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The Best Tips for Parenting Your Anxious Teen

Posted by Noah Smith on

Everyone goes through anxious times in life and teens are no exception. If your teen is struggling with anxiety you may feel helpless. Fortunately there are things you can do to get your child through stressful times.

Anxious Teenager

Proactive Pointers for Parents.

Anxiety is a normal part of growing up, but it’s worrisome to see your child stressed. Time recently delved into teen anxiety and offered these important suggestions of how to help your troubled teen:

  • Keep it real. When you are talking with your teen, don’t limit discussions to schedules, school work, and goals. Ask what the best part of the day was and what your teen’s concerns are.
  • Respect space but stay aware. On the journey in becoming an adult, teens need their own space. But stay alert to any changes that may indicate unhealthy stress. Watch eating and sleeping habits, or changes in social behavior. If your teen is withdrawn or losing interest in what used to be favorite activities you could be seeing warning signs. Voice your concerns, but don’t be judgemental.
  • Don’t get mad. If you find out that your kid has been doing something you don’t like, maintain your self-control. Your child may cut classes or be involved in other unhealthy behaviors. Instead of getting angry, talk with your teen and acknowledge that something is wrong. Ask if there is some way you can help.
  • Get help. If you are worried, don’t wait to reach out for help. Discuss your concerns with a doctor, therapist or counselor. Get help before trouble becomes deeply rooted.
  • Have the whole family involved. It’s possible the family may need to find a healthier behavior pattern. Stay open minded and have counseling together if necessary.

Tips for Teens.

You may be surprised at how some teens responded when asked what stresses them. According to one study, their number one worry is school work.
Your teen may need some advice for how to handle anxiety. Here are some great ideas from TeenVogue:

  • Talk therapy. Suggest that your teen talk through problems with a nonjudgmental, third party. This could be another adult such as a counselor or a teacher.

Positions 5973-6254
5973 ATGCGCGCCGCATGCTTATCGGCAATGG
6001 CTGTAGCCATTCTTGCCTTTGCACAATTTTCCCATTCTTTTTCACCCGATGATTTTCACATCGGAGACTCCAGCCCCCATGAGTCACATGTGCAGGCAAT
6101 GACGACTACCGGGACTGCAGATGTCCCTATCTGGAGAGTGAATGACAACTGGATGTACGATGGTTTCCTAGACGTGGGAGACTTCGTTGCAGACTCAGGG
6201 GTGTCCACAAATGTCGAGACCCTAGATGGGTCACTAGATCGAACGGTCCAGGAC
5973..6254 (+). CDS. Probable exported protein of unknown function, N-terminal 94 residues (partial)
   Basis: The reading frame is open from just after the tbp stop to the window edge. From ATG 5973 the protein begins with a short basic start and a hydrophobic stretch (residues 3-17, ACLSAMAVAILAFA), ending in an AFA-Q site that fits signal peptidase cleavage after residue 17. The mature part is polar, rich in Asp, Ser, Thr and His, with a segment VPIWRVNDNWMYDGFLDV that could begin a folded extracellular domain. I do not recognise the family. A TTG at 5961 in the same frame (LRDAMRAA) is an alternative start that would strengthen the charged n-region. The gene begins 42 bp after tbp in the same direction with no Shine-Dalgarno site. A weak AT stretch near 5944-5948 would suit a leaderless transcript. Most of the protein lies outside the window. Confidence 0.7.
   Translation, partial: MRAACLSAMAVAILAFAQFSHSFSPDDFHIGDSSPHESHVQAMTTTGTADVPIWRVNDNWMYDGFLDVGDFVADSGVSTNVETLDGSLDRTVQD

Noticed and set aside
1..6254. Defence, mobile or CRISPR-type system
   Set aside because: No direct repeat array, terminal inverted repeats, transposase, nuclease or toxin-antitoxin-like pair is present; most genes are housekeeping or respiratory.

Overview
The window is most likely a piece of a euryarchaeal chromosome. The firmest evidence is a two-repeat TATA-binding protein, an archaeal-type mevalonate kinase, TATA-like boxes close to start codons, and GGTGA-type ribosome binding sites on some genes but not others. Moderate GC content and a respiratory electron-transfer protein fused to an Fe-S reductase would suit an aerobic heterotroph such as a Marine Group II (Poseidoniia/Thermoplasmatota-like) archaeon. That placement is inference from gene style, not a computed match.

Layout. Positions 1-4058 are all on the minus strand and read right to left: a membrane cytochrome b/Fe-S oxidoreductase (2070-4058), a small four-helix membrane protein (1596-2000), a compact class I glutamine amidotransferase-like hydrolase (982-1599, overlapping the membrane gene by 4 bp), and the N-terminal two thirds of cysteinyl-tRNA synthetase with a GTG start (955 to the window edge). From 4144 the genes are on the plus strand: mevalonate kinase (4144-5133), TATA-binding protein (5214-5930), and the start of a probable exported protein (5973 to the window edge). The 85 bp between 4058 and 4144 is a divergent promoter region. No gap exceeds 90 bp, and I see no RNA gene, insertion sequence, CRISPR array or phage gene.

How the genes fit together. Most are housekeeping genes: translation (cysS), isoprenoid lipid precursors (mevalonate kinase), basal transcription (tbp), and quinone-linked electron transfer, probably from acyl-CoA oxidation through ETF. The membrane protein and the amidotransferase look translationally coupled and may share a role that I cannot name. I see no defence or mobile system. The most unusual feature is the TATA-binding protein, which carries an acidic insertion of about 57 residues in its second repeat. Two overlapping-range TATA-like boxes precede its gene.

• Don’t avoid problems. Let your child know that taking time off “sick” or otherwise avoiding an issue can put off and complicate troubles.
  • Get some exercise. Spending time doing yoga, shooting hoops or doing deep breathing exercises lowers stress and can give a better perspective.
  • Positive mindset. Focusing on the fact that troubles are temporary can help your teen cope.

New kid in a new neighborhood.

Kids who are entering a new school can have an especially difficult time with anxiety. Experts at Psychology Today have some suggestions for helping your child cope:

  • Get the school schedule ahead of time to feel better prepared.
  • Schedule a tour of the school and be sure to find your kid’s classrooms.
  • Take advantage if there is an orientation program.
  • Encourage your teen to get involved in extracurricular activities he or she finds interesting.

Watch for Warnings.

According to some studies, one child in eight suffers from an anxiety disorder. However only about 20% of those kids get treatment. Without help, kids don’t perform as well in school, don’t do as well socially, and are more likely to abuse substances. Being fearful, shy, or nervous means your child could be struggling.

Be on the Lookout.

In some instances it is as simple as your teen telling you that they feel anxious and upset, but there are some signs both you and your teen can be on the lookout for too:

  • Watch for physical signs. When we are anxious, we often have that feeling of butterflies in our stomach, but sometimes the physical symptoms are far more extreme. Nausea, trembling, hot flashes, difficulty catching your breath, and frequent bathroom trips are all physical manifestations of anxiety.
  • Nighttime isn’t off-limits. While sleep is often an escape from the stresses of the day, sometimes even that doesn’t offer reprieve. Anxiety can make it feel as though your brain is going a million miles a minute, and you may have trouble shutting it off at night to get some shut eye. Once you do fall asleep, anxiety can still rear its ugly head in the form of night grinding -- your body’s way of trying to relieve stress.

Getting through it together.

Adolescence can be a tough time. It’s a worrisome time for parents, but by being proactive you can help your child with stress. You can also give your teen tips for coping. Even if your child is the new kid in school there are several ways you can ease the transition. Through it all, watch for warning signs that professional help is needed. Whether dealing with a passing phase or with an anxiety disorder, you and your teen can get through it together.